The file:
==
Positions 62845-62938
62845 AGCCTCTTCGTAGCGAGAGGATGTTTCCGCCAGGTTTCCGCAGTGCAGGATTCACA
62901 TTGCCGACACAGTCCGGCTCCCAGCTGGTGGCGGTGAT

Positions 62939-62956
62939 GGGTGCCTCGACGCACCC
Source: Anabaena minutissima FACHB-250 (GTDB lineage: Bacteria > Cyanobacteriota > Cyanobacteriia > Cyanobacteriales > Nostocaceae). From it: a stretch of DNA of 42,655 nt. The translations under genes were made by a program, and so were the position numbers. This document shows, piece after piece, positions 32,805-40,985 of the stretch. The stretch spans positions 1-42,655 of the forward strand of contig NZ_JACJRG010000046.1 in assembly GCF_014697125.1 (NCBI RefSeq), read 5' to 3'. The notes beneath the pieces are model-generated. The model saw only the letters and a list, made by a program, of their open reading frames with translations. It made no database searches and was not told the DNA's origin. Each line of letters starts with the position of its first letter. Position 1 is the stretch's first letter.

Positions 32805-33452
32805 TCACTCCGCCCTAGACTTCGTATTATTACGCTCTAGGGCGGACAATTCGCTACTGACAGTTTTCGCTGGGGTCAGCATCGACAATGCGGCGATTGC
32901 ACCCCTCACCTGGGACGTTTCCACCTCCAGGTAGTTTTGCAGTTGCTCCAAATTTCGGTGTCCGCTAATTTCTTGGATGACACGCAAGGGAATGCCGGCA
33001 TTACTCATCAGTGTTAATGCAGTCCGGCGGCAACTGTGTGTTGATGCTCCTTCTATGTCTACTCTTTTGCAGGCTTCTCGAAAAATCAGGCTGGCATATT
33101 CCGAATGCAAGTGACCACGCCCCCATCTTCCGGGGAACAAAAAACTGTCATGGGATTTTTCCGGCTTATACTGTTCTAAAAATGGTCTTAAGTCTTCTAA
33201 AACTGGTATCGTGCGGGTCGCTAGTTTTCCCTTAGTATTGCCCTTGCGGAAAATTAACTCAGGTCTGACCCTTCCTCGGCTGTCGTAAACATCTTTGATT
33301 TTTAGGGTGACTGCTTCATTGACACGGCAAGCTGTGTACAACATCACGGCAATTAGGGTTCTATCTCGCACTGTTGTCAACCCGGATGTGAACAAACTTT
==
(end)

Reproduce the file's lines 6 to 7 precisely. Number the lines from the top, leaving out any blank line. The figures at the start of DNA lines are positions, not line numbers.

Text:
Source: Anabaena minutissima FACHB-250 (GTDB lineage: Bacteria > Cyanobacteriota > Cyanobacteriia > Cyanobacteriales > Nostocaceae). From it: a stretch of DNA of 42,655 nt. The translations under genes were made by a program, and so were the position numbers. This document shows, piece after piece, positions 32,805-40,985 of the stretch. The stretch spans positions 1-42,655 of the forward strand of contig NZ_JACJRG010000046.1 in assembly GCF_014697125.1 (NCBI RefSeq), read 5' to 3'. The notes beneath the pieces are model-generated. The model saw only the letters and a list, made by a program, of their open reading frames with translations. It made no database searches and was not told the DNA's origin. Each line of letters starts with the position of its first letter. Position 1 is the stretch's first letter.

Positions 32805-33452